Historical force of strategists and tacticians interrupted originary cycles or conditions, and continues to interfere with enterocentric energy, libinal drive, anarchic desire, communistic tendency. Having been allowed to grow and develop and perfect to the point that most force is tolerated and even encouraged, it is an absurd project to apply counterforce to bring them back in order to take force itself out of the equation and endorse mutual influence. Growing systems will take themselves out of any box or equation, but unfortunately, eventually is never soon enough. If we do not go extinct before this process is complete, we might embrace our dumb state of no communication (alienation, isolation, separation) and concentrate on communicative primes -- body language – which require no dictionary. A smile, nod, wink, grimace. From there, our children will teach us to speak again, when we begin to fumble about with human vocal language as opposed to verbal warfare, the preceding condition for clubs, sticks, swords, guns. But this is not a return to any former state or condition. It probably in no way resembles the evolutionary origins of homo sapiens and their language. You cannot go home, particularly when you never had one to begin with.

The whole discussion of agency is the resultant of our separation. It is a matter of placing bonds on identity. The fact that there are choices to be made always passes over our heads. To paraphrase Vine Deloria, if you live in a place where your identity is not always called into question, you can simply be yourself. Notice he chose the word, "simply". It's just not that complex of a notion!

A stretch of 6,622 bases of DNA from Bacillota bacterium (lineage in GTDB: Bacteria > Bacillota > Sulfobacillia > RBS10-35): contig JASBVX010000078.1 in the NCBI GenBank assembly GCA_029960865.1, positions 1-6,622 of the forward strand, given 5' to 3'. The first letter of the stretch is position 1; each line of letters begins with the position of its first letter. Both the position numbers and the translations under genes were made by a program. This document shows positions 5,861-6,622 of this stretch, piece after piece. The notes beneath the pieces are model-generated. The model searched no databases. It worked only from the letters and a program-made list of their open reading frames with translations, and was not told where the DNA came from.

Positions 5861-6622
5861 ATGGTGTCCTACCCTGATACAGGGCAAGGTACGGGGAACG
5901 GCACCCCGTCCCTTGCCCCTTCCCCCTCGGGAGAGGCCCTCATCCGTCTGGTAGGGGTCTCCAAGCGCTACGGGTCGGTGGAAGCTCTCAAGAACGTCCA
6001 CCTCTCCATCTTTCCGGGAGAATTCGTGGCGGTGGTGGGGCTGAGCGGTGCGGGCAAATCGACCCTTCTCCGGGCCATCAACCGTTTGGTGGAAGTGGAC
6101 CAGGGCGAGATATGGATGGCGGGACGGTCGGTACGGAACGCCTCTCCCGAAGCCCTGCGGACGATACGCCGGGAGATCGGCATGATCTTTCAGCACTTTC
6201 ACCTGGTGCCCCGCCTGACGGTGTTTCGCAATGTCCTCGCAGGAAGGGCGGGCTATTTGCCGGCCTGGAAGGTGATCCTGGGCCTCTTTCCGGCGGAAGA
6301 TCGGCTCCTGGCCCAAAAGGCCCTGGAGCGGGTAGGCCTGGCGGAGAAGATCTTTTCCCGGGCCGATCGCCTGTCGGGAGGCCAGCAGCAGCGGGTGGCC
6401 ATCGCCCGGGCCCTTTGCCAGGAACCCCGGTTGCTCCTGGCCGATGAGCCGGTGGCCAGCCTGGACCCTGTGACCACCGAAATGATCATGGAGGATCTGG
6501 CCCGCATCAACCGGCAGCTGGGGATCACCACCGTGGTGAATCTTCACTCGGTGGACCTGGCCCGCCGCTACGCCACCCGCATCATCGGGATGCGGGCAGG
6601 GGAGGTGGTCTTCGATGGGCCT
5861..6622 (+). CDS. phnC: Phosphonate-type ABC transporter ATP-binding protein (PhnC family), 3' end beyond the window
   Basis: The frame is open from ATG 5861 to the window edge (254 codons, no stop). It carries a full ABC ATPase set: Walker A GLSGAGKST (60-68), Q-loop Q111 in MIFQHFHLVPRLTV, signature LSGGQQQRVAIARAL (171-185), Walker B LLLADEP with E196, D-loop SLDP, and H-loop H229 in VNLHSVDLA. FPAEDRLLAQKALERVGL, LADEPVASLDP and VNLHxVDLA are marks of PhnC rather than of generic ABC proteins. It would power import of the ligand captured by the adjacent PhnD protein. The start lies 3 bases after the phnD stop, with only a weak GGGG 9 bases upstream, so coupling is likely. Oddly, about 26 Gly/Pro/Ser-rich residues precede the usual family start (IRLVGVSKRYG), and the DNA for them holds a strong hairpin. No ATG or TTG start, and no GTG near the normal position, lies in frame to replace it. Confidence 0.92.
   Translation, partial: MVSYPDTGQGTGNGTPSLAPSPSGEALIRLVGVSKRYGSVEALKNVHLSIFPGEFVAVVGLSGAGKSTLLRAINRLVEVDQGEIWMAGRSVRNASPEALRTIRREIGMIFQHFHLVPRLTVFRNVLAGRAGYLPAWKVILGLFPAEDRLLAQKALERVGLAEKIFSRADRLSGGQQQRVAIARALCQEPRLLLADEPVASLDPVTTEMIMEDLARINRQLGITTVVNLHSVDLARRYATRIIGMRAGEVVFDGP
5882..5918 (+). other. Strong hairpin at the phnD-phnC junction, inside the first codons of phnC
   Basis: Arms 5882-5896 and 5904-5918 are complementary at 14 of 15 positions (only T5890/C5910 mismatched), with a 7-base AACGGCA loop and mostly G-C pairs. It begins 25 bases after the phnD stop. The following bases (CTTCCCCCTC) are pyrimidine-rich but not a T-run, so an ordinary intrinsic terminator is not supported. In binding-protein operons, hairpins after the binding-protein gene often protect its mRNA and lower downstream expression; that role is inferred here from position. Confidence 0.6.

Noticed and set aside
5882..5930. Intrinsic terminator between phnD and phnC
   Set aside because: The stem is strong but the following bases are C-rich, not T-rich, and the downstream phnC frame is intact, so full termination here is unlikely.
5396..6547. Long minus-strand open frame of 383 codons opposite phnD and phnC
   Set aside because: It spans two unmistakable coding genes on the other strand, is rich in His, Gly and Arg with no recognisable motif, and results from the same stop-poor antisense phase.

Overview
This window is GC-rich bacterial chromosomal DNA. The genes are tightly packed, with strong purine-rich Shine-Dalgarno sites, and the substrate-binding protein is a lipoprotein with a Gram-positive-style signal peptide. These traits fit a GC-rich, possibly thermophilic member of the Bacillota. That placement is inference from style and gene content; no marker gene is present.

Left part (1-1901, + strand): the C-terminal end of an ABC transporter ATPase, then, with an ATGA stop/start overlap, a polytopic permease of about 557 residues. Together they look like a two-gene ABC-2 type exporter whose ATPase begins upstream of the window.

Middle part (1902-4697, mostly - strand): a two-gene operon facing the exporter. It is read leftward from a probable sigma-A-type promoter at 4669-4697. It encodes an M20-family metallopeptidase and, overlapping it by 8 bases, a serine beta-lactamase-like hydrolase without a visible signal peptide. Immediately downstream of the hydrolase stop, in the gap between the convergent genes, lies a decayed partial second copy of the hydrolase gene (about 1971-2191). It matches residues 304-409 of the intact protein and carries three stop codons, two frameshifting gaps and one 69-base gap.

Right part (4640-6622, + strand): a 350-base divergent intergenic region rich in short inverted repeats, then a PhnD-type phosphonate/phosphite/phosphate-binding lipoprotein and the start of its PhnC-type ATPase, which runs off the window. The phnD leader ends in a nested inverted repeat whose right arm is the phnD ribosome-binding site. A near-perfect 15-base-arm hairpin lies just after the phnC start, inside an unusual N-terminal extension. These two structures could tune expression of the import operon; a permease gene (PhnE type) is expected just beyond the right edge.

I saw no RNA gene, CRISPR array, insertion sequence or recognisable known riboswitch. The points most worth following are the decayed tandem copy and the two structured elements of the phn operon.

No. V: Found objects: Alienation is not restricted to the means of production

Post script to Antonin Artaud's Van Gogh: The Man Suicided by Society (see Artaud Anthology edited by Jack Hirschman. City Light Books San Francisco.1965. Page 139.)(translated by Mary Beach and Lawrence Ferlinghetti):

"Van Gogh did not die of a condition of delirium proper but of having bodily become the field of a problem that the iniquitous spirit of mankind has debated since the beginning of time, the predominance of flesh over spirit, or body over flesh or the mind over one or the other.

And where in this delirious thinking is there room for the human ego?

Van Gogh searched for his during his entire lifetime, and with a strange energy and determination.

And he did not commit suicide in a fit of insanity, in terror of not succeeding; on the contrary, he had just succeeded and had just discovered what he was and who he was, when the collective consciousness of society punished him for tearing himself away from it, and suicided him.